The most significant-and-once-hard-as-hell-to-find-though-don't-hold-your-breath-for-a-CD-copy recording is "Tony Fletcher Walked on Water...".
    Note: though the original CD is a rarity, the songs have been released on a compilation called "Northern Songs" and also as a bonus CD with the "Return of the Roughnecks" compilation. [see question #23].
  18. What is, and where can I get, the Tony Fletcher EP?
    The band were set to record a follow-up to "Strange Times" and began by recording four songs. These songs were to be released before the album. After the songs were recorded, the band broke up. There were no real plans after that to release the songs, owing to the violent split between Dave and Mark.
    In 1990, Mark set up his own record label, Glass Pyramid, in order to help pay off debts the band had accumulated. He planned to release the last four songs as "Tony Fletcher Walked on Water", but was threatened with legal action by Dave who did not want the songs released. Though quite a few 12"s and CD's were pressed (1100 each), they never made it to any stores, and the few that were distributed went to promotional people and magazines. (A similar occurrence happened with a recording of rehearsals from 1985, "Tripping Dogs". This was Glass Pyramid's first release, and though about 10000 of these made it to market, it was pulled after the threat of legal action. It has since been reissued under the title, "Free Trade Hall Rehearsals", minus the in-between song chatter and plus an extra track that Mark had forgotten about.)
    Copies of "Fletcher" have been spotted in England for $200. The CD version is practically impossible to find, though a lucky few do own them. Up until recently, Mark was giving copies of the CD to people who made an open contribution to LiBEARty, an organisation Mark and Sally have supported. (Mark has since run out of the CDs.) The 12" version, however, is available from Pivot Records. When Mark toured the US in 1993 and 1994, he had copies for sale at his shows.
    It is not certain how many of these are left, but the fact that not many were pressed in the first place makes this an instant collector's item.
    [See question #23]
  19. How can I get a hold of Pivot Records?
    Pivot Records / Vinyl Solutions
    28th Street
    Grand Rapids, MI
    49508

    Herm Baker runs Pivot (as well as Vinyl Solutions, a shop where Pivot runs out from). Herm was largely responsible for Mark's US tour in 1994, and unfortunately he fell into debt because of it. He still has a number of items available that were sold at the shows including t-shirts, Tony Fletcher 12", and the live Sons of God CD only available at the US shows.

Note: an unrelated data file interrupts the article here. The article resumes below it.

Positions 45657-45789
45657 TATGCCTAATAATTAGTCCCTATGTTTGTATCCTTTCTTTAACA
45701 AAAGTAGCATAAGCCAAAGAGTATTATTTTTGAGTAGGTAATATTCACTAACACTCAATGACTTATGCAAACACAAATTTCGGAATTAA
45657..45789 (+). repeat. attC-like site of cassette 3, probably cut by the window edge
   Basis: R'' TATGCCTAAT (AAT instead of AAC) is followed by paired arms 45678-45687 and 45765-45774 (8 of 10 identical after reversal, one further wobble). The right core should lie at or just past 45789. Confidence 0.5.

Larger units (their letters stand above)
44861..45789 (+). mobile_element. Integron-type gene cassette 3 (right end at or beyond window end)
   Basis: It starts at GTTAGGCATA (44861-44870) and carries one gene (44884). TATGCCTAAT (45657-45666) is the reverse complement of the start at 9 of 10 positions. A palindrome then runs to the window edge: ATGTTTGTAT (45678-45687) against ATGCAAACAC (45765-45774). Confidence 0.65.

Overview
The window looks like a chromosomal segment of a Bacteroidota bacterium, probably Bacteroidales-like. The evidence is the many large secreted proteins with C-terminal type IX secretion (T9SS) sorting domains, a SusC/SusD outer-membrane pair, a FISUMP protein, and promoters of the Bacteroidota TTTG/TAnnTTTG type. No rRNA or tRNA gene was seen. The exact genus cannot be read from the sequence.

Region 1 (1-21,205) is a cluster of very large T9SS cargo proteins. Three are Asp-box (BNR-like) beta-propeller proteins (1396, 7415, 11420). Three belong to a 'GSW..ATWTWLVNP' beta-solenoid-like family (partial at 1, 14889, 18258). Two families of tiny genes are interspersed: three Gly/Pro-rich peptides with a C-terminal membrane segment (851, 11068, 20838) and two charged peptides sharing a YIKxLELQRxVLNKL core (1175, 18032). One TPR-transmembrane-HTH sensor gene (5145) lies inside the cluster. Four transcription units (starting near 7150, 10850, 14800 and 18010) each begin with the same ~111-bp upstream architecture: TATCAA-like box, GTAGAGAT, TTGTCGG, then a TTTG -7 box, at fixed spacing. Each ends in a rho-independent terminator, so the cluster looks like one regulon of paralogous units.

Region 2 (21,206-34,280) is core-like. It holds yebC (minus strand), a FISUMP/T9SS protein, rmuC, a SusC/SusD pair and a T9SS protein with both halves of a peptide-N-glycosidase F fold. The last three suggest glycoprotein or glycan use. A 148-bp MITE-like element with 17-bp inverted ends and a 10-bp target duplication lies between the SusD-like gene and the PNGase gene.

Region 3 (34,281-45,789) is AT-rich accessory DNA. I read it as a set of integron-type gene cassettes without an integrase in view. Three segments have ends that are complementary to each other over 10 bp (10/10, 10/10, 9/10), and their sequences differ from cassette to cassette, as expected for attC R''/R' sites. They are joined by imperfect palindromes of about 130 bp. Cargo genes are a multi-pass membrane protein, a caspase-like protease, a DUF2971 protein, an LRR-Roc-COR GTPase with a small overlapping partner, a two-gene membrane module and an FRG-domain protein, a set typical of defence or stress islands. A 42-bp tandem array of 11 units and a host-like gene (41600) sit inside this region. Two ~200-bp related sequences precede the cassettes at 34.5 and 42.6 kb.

20. Who is Sally?
    Sally is the name of Mark's (ex) wife. The "Here Today, Gone Tomorrow" album includes a rather atypical song called 'Sally,' which was written by Mark for the woman who was to become his wife.
  21. Is there really a Chameleons 'US'?
    When MCA released the Chameleons first album in the States, they changed the band's name to the Chameleons UK. This happens to a lot of bands when they get signed to an American label, because there is supposedly an American band (or in some cases, a law firm, a store chain, etc.) that has the same name. (An aside: I find it amusing that the American versions of these bands are rarely heard of. Who are the Charlatans, the Mission, etc.?) Apparently, at the time, there was an American band called the Chameleons (or maybe Chameleon), perhaps from Minneapolis. They wore pseudo-New Wave clothing and sang a lot about sex.
    Note by Damian Ramsay:
    I can confirm that the band that you are talking about is Chameleon. 
    Another band, The Chameleons, was a Portland, OR (my hometown) band which existed prior to The Chameleons UK. They were fronted by Richard Crandall and played probably folksy prog-rock. I came across one of their albums, "Spring Fallout", in a used bin in a local music store. It was published by META Records of Portland in 1981. 
  22. Where did the sample for this song come from?
    a) 'Don't Fall' - 'In his autumn before the Winter comes man's last mad surge of youth.' 'What on Earth are you talking about?'
    Unknown. While the group was recording songs for their first album, they had a mike set up to a television and they recorded random bits, presumably for use in some songs. It was never documented as to what this is from.
    There are two suggestions as to the source of this quote. Either it's from a film called "Two Sisters From Boston" or possibly from a film called "A Town Called Alice".
    b) 'Peace in Our Time' - 'Everybody votes for a dictator.'
    The Prisoner, episode 'Free for All'
    c) 'Elected' - 'We have just witnessed two forms of vote. (etc.)'
    The Prisoner, episodes 'Fall Out' and 'Free for All'
    d) 'Happy New Life' - 'We don't know what will happen or when.'
    Twin Peaks
  23. What is Spring Blooms Tra-La/Northern Songs?
    "Spring Blooms Tra-La" is the name of a recent live CD recorded at a Sons of God show in Germany in 1993. It is a German-only release on Strangeways Records and includes a second CD with three songs from the "Manchester 1993" CD.
    "Northern Songs" is the name of a compilation CD of songs released on the Imaginary label. It includes the songs on the "Tony Fletcher Walked on Water..." CD.
  24. Have band members produced anyone else?
    Mark has produced The Convent, a German band. Dave has produced many groups, including: Monkey Run, Inspiral Carpets, Crocodile Shop, Fading Smiles, and Sunhouse.
Last Update: Friday 12th December 2014